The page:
Recent reviews of biochemical markers in acute pancreatitis have emphasized the multitude of tests used for disease evaluation [4]. A simpler system - if possible one single reliable prognostic marker - is an important requirement.

Rationale of Severity Prediction Today

`One good reason for early assessment of severity in acute pancreatitis is that this could discount the majority of cases that are mild and have a self limiting course and do not require any treatment other than general support and parenteral fluid for a few days. In the past few years there has been some progress in the treatment of severe acute pancreatitis. Among the emerging new modalities are cytokine inhibitors and different anti-inflammatory regimes. Furthermore, there are randomized studies showing that patients with severe acute pancreatitis benefit from early prophylactic treatment with potent antibiotics [5, 6]. It is also suggested that patients with severe acute gallstone-induced pancreatitis should undergo endoscopic sphincterotomy as early as possible (within 24 or 48 hours after admission) [7]. It can also not be ruled out that treatment with protease inhibitors could re-emerge as a treatment option. It has been shown to be of value in a meta-analysis [8], provided that the therapy can be started early enough, and also as a prophylactic treatment to prevent ERCP-induced acute pancreatitis [9]. All these possible treatments must be instituted at a very early stage in the disease, as the chances for success diminish rapidly with time. Moreover, these therapies are expensive and not without complications, and most importantly, the vast majority of patients with acute pancreatitis will not benefit as their pancreatitis is mild and self-limiting. Therefore, there is today an even greater need for a simple biochemical or clinical marker for severity which can already provide reliable information on admission.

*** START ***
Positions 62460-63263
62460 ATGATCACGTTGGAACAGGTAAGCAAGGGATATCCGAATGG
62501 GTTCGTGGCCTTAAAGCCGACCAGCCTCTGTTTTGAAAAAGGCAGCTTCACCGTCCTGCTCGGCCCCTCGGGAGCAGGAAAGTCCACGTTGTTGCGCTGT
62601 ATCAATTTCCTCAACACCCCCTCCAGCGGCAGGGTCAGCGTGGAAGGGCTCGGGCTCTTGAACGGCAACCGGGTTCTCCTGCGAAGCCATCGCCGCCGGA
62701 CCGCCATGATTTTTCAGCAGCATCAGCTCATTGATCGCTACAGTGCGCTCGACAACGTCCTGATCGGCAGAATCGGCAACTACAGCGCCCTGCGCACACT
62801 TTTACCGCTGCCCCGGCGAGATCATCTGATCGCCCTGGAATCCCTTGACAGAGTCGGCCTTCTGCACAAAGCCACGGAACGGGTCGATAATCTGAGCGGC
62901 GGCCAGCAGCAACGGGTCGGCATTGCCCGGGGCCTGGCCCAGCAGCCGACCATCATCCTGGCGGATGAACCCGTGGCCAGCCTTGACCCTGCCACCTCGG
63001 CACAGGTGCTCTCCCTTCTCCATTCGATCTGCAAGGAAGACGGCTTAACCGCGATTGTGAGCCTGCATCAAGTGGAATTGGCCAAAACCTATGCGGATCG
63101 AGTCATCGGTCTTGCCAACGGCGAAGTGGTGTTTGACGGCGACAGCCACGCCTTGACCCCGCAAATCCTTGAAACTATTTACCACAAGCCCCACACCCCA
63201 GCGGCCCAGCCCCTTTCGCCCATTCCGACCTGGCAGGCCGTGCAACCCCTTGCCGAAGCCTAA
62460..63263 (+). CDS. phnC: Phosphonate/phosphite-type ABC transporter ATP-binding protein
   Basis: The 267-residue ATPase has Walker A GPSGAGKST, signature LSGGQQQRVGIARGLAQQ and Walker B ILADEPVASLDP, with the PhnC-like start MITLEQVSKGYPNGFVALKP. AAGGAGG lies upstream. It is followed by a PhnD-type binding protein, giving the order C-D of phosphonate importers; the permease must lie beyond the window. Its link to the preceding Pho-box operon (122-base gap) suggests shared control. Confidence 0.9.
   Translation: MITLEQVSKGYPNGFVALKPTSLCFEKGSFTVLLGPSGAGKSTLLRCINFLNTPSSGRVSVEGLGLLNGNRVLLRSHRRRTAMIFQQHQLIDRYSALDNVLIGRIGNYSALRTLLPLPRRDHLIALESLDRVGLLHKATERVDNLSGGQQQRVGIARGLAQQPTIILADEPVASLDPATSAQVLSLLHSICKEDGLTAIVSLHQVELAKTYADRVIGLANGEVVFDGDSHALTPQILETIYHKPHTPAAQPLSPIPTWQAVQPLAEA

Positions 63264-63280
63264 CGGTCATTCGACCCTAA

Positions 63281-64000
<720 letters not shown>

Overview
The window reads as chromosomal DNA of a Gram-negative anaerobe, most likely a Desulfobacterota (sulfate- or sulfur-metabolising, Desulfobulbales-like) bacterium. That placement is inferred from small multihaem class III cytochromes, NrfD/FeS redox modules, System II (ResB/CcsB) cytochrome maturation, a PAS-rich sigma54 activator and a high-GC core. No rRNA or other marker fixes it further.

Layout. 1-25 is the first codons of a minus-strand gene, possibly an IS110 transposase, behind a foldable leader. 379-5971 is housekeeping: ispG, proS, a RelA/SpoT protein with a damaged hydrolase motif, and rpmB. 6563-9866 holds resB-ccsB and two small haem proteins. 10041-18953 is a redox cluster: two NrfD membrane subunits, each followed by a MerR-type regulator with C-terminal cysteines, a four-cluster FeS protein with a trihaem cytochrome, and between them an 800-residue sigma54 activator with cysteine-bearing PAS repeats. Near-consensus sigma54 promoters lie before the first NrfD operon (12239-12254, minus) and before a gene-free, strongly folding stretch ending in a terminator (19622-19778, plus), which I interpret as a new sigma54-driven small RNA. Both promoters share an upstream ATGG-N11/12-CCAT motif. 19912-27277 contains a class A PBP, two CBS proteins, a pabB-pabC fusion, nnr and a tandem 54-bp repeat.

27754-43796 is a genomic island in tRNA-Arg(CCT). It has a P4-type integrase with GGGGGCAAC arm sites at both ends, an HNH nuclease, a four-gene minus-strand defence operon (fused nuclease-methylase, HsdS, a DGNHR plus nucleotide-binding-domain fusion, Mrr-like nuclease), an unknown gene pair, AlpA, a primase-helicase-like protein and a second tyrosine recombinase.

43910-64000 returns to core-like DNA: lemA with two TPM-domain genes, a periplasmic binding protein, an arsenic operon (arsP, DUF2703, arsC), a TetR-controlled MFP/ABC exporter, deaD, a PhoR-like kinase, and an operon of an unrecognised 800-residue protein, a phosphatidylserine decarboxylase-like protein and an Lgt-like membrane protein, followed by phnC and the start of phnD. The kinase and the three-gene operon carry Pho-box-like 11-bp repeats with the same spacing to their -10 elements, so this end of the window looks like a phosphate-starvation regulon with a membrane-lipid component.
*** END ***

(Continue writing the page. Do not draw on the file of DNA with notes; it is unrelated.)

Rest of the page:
Pathophysiology in Acute Pancreatitis

To address the various possible biochemical means of assessing severity requires knowledge of the pathophysiology of acute pancreatitis. Even though details of the process still remain to be elucidated, including the pathogenic mechanisms leading from a localized pancreatic inflammation into a systematic inflammatory response, much is known today. It has been well documented that intra-pancreatic activation of trypsin is an important initiating event in most forms of acute pancreatitis [10, 11, 12]. Trypsin is a very potent activator of different pro inflammatory cascade systems in the organism, such as the complement system and the kininogen system [13, 14, 15]. Activation of these systems induces a severe acute inflammatory reaction and the production of several acute phase reactants. Trypsin is also the physiological activator of the other pancreatic proenzymes such as proelastase, chymotrypsinogen, procarboxypeptidase and prophospholipase A2 [16, 17, 18]. The activities of these enzymes add to the tissue destruction (autodigestion) [19].

The locally induced inflammatory reaction also attracts granulocytes early. These cells contain large amounts of proteases and phospholipase and have the ability to produce oxygen-derived free radicals which are released and are potentially harmful.

Therefore, since trypsin is the prime mover of most initial pathophysiological events in acute pancreatitis, variables that measure trypsinogen activation or trypsin-induced events are likely to correlate to the severity of an attack of acute pancreatitis.

Variables of Interest

During recent years many new laboratory variables have been proposed as early single tests for severity prediction in acute pancreatitis. They can be divided into four categories: